To look at her, you’d swear she’s just a small yearling.
To put a bidle on her, and a jock, you’d think she would collapse under the impost.
Step her up in trip, give her a touch of maturity (with 3 race starts) and we have a racehorse who came in at 186 to 1 – Woodbine’s longest priced winner of the entire year….probably the decade.
And she did it with such late race fanfare and rallying, you’d have to feel there are more wins in store for tiny Toy Show (Bodemeister-Dance America).
To recap, just a few weeks back on a frigid December evening in Ontario, with a ‘I hate Canada’ type of minus 10 degree wind blowing in their faces, little, tiny, blinker-hooded Toy Show for trainer Ross Armata Jnr, and unfashionable rider Sunny Singh, stormed home from 2nd last of 11 to win her maiden running away. And at that price, she probably had just one person betting her because it seemed only the Expat Aussie racecaller, Rob Geller, was excited by the victory.
No-one made a sound or applauded the win on track other than Geller.
“And while I smiled a lot, it wasn’t me who bet her either, “ claimed Armata looking for a cat to kick. “I was in the bar leading up to the race with a few friends and no one bothered to even talk about her.
“I wasn’t asked if she even had a chance that night, but after the race I knew the bar and my friends was not a place I wanted to go back to. They would have killed me for not tipping her to them.”
But how could he have?
After all the immature filly had run last on debut beaten 26 lengths by the winner. That was in an Allowance. So after that inglorious effort, she was dropped in for a $40k claimer and was beaten 10 lengths, again finishing at the rear.
“Both those runs made me scratch my head,” recalled Armata. “She had worked really, really well. I mean, like an allowance horse or better.
“She was exciting to watch, not just for me, but anyone who rode her in the morning. I even had Raffi (Raphael Hernandez the No 2 jockey in all of Woodbine) ride her one morning and I swear he jumped off and said, “She moves beautifully. She is special. I’d like to ride her in a race.’
“But then she raced like that and no-one, from Max my regular stable work rider and other jocks could figure it out.”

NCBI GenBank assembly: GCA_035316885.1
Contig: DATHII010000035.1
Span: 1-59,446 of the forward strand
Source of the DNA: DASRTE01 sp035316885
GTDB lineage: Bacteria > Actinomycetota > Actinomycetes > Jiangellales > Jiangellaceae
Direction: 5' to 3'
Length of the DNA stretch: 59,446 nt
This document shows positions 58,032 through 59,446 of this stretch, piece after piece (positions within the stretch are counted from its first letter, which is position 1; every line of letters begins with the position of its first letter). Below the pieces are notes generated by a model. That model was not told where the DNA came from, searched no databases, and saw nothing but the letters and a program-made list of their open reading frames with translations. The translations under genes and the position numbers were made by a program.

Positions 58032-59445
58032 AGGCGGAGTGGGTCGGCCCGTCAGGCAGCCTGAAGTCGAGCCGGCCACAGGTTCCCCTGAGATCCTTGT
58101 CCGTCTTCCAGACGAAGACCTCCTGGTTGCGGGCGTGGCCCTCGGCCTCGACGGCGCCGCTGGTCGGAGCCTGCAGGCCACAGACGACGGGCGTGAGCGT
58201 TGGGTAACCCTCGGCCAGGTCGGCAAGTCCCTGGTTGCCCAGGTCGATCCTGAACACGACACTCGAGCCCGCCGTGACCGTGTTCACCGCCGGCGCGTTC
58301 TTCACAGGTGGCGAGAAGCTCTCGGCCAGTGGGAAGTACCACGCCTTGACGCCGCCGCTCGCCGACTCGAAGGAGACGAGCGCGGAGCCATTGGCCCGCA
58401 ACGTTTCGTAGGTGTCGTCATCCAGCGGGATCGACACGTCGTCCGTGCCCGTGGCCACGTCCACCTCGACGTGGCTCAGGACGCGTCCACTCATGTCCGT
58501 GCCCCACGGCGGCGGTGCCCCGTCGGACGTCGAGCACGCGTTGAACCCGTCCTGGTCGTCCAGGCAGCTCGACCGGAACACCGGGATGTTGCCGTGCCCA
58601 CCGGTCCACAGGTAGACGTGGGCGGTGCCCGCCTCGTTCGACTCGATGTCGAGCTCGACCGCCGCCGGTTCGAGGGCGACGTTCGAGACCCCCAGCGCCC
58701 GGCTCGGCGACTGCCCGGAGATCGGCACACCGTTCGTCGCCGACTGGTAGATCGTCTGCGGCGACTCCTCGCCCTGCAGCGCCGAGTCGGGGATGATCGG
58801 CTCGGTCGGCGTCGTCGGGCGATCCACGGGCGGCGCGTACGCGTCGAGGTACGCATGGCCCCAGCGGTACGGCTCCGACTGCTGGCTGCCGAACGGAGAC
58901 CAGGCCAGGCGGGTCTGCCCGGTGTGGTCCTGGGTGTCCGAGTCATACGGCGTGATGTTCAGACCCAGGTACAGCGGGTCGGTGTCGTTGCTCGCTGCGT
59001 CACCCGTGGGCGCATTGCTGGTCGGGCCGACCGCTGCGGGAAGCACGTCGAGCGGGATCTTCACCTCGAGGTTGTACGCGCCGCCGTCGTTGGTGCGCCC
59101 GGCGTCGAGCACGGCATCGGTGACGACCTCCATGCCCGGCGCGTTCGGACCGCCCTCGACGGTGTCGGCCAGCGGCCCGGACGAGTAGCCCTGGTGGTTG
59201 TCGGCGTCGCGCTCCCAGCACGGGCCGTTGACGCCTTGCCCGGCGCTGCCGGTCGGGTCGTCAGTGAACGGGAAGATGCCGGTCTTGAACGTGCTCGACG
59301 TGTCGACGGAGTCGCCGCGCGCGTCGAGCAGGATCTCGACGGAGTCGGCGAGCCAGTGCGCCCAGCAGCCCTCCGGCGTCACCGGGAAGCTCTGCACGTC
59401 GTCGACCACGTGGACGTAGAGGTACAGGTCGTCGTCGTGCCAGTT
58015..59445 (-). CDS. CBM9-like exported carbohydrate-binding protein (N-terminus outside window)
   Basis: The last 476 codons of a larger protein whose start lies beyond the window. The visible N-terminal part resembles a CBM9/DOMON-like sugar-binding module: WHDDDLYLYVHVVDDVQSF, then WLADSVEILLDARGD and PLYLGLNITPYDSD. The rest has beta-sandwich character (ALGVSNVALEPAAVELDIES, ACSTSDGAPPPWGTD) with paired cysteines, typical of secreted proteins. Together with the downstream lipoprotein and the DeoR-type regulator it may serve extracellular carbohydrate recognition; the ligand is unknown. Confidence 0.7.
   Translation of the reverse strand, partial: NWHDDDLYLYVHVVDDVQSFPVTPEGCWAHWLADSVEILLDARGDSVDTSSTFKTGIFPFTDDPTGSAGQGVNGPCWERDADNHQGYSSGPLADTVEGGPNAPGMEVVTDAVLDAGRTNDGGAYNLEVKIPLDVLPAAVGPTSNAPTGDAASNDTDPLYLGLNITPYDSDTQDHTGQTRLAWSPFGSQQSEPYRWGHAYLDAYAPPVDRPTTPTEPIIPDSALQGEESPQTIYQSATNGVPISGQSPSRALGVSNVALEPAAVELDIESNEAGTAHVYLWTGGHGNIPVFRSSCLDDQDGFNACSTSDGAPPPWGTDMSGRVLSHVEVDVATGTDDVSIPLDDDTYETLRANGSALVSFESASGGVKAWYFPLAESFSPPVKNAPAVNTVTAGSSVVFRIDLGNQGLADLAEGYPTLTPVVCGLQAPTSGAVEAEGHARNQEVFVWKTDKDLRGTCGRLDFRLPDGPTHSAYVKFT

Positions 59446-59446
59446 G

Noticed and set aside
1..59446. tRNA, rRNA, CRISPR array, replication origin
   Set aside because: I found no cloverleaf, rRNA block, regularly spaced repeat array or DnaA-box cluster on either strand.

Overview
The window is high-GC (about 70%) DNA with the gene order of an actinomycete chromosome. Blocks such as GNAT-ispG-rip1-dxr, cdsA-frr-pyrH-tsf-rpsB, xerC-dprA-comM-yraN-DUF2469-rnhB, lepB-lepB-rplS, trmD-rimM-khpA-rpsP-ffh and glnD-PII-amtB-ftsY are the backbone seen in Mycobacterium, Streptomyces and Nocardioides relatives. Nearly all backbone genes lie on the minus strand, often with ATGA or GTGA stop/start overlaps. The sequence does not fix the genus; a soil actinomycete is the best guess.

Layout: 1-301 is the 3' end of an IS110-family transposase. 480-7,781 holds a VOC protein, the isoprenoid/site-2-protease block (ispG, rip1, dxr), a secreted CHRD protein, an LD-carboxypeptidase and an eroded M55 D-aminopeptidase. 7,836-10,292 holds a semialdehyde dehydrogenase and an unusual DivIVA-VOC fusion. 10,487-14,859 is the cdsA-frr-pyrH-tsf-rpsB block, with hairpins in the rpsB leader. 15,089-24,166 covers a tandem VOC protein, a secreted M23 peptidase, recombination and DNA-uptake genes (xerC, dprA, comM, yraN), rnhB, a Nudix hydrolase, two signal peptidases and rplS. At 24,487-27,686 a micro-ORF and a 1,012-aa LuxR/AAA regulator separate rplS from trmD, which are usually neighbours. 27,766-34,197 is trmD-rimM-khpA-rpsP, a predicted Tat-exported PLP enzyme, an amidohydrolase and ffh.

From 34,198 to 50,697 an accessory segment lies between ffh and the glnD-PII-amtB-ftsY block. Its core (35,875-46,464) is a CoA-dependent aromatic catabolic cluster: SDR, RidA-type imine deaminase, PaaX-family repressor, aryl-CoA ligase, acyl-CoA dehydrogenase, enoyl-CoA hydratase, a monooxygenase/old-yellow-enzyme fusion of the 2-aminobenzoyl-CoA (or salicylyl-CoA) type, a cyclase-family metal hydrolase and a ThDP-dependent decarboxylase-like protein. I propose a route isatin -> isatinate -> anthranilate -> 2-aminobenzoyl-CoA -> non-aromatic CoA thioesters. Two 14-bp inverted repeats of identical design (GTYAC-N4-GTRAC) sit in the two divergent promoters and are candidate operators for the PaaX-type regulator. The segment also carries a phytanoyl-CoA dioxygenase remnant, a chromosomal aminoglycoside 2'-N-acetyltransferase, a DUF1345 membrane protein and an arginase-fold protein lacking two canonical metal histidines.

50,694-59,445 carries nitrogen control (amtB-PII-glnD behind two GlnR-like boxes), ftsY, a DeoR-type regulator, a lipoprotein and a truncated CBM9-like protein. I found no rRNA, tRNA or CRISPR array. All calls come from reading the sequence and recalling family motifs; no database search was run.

She just appeared incapable of stretching out once they turned for home. “So the owner said her pedigree was that of an Oaks filly so let’s train her for a trip.
“Which I did. And she responded. She just relaxed and worked the house down and after a few weeks I ran her over a mile for a $25,000 tag.
Finally she showed something. She was 2nd to the home bend but just ran out of gas in the straight and was eased back to 8th I think as they crossed the line.”
Ross told the owner not to give up on her after that run, advice the owner kinda, sorta maybe didn’t want to hear. What helped him believe Ross was the fact the run was better but, right about that time, the progeny of Bodemeister started winning all over North America too. They just needed time.
Bodexpress being one of them. He, you may recall, lost his rider in one of the Triple Crown races, the Preakness, then ran the entire race with the field, but was then spelled.
Since resuming as a late 3YO he has taken all before him winning major races by big margins.
And he started his win campaign at the same time Toy Show ran an improved 8th, if that’s possible, in a $25k claimer.
“I truly thought that day,” recalled Armata, “that she tried hard and was beaten primarily by the huge step up in trip, not because she was a hopeless racehorse, so we decided to come down a furlong and see what she really can do.
“So I had her in another $25k claimer and this was 7 furlongs. I told the owner she will run a huge race I guarantee it. But the morning of the race I noticed her hobbling a little. I picked up the hoof and saw she had an abscess. I think she may have had it in there for some time, and who knows, while she ran so poorly, and every time she was asked to go hard, it hurt her.